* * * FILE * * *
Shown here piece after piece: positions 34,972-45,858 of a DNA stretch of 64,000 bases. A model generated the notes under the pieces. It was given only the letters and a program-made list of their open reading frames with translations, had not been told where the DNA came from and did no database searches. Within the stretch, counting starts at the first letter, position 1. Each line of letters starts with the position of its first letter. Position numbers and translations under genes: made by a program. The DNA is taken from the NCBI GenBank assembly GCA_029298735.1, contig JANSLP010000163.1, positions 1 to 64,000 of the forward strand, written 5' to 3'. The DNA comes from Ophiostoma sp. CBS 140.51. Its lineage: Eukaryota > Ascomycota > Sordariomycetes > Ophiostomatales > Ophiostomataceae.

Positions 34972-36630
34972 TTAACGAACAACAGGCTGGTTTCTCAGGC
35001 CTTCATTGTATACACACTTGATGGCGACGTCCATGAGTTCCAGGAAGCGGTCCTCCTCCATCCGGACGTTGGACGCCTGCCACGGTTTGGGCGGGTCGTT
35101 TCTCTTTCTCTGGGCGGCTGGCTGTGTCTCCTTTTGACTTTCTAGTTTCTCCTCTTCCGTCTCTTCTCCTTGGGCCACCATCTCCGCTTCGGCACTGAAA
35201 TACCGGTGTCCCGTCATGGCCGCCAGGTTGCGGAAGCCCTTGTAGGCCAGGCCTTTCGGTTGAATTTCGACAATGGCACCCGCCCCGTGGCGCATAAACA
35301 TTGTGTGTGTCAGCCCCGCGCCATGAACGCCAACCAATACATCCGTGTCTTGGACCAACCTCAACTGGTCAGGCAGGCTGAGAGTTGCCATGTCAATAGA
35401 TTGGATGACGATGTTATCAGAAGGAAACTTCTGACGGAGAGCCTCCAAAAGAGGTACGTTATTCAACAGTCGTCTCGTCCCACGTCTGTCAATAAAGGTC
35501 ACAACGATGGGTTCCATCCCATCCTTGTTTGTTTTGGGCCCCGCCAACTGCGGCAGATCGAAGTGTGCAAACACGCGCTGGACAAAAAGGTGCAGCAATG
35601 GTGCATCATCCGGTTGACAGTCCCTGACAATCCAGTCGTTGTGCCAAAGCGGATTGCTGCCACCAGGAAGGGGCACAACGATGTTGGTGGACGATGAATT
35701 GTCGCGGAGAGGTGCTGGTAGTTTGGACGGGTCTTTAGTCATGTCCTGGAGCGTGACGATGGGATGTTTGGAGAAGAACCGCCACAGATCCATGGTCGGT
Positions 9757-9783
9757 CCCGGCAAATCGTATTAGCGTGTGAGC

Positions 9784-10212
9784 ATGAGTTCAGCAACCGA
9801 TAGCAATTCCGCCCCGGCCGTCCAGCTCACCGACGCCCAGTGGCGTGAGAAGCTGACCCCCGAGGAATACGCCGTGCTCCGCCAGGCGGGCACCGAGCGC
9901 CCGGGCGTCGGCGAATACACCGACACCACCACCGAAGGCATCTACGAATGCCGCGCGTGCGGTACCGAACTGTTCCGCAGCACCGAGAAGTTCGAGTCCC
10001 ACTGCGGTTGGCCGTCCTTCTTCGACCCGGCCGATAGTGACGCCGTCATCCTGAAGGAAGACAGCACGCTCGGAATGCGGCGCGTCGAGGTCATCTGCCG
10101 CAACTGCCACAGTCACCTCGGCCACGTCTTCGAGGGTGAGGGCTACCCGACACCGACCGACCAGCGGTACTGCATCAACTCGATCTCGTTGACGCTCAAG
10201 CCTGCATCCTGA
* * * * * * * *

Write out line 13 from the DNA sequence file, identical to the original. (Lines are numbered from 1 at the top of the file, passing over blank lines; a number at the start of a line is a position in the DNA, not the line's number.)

9757 CCCGGCAAATCGTATTAGCGTGTGAGC